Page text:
This space is located on the first floor and is our largest event space at 195m². The Elizabeth Room is a versatile, light and airy space perfect for daytime conferences for up to 105, suitable for exhibitions, exams, team building and presentations. The adjoining breakout area is ideal for registration and catering. The hire of this room includes fully integrated audio visual equipment, AV support, an event coordinator, Wi-Fi and blackout blinds. Every event here at Events@No6 is bespoke and tailored to suit your requirements. Our Events Team is dedicated to guiding you every step of the way.
Every event is deserving of a fitting stage. 30 Euston Square has that stage. Our 300-seat, purpose-built theatre is perfect for conferences, presentations, lectures, screenings, product launches and more. Room hire rates vary from £3500-5000. DDR rate is £70pp.
The Porter Tun is one of the largest and oldest unobstructed event spaces in London. An exposed King Post timber roof giving a clear span of 60ft above a 778 square metre antique wooden floor makes it a perfect location for conferences, awards dinners, fashion shows and exhibitions. The large raised balcony is ideal for a reception area or presentation platform. It is equipped with state of the art sound system, Wifi, and fully integrated LED lighting system. This room is fully air controlled and has natural daylight. The Malt Room is able to be booked as a green room.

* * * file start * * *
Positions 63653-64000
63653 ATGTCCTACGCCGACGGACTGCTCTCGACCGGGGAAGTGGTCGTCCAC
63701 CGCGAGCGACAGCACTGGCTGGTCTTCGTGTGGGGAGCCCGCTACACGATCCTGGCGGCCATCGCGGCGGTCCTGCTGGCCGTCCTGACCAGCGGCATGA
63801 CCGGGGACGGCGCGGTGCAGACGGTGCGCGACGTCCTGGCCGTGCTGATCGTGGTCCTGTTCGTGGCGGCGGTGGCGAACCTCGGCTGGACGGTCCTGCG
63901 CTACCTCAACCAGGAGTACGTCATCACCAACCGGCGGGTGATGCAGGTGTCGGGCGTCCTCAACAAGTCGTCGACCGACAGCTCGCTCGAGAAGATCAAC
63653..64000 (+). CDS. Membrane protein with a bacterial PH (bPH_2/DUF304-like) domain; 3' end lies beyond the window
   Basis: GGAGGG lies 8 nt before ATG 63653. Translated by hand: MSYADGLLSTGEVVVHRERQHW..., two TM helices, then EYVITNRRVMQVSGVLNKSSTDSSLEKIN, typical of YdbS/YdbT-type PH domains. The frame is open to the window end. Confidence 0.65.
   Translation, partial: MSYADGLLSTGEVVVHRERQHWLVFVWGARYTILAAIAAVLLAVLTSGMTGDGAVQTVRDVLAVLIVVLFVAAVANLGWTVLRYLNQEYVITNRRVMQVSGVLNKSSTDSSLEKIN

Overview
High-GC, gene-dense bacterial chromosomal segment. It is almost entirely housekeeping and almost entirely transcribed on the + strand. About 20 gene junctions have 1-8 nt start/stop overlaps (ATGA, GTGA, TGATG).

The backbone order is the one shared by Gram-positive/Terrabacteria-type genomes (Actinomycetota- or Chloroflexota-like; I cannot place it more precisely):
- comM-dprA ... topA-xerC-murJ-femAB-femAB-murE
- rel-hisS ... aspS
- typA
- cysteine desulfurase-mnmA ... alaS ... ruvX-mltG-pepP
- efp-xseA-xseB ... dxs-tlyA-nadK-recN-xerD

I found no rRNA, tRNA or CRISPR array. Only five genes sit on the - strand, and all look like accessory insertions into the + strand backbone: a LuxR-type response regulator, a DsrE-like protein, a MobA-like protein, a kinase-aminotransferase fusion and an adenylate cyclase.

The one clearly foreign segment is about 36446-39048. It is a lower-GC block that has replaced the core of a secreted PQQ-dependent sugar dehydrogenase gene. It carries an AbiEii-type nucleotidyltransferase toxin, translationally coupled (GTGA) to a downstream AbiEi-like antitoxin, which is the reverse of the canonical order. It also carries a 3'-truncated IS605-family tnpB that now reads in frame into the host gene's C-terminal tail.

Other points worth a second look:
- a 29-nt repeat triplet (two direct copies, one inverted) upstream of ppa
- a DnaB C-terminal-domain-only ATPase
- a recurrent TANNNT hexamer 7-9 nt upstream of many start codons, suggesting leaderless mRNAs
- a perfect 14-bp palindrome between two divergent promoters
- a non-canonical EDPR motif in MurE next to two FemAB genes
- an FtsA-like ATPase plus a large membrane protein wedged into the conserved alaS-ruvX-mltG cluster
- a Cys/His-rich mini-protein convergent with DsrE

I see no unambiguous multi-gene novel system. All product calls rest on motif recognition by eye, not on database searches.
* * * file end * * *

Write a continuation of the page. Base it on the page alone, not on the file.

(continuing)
The fully air conditioned Bill Boeing Room boasts sophisticated audio-visual aids and the services of a fully qualified technician. The seating is removable to provide 2,000 square feet of exhibition space. A data projector, compatible with most computers, to display computer screen data onto our full size screen, is available in the Bill Boeing Room. The screen is retractable to open up a stage area and additional staging can be provided.
The Theatre is our most versatile room. It can be transformed to accommodate a variety of events and will easily seat 300 people theatre style for lectures, presentations, conferences or product launches. A fantastic versatile space in central London.
Whilst seating 1156 people, the Theatre is an unusually intimate space with no seat located more than 20 metres from the stage and excellent sight lines for all delegates. With dedicated staff and state-of-the art AV, it's ideal for larger conferences.
Organising a conference is a tough task, especially if it's your first time. But fear not, for we're here to help. We’ve compiled our top tips for planning a stress-free conference that will leave your guests impressed, whatever the budget.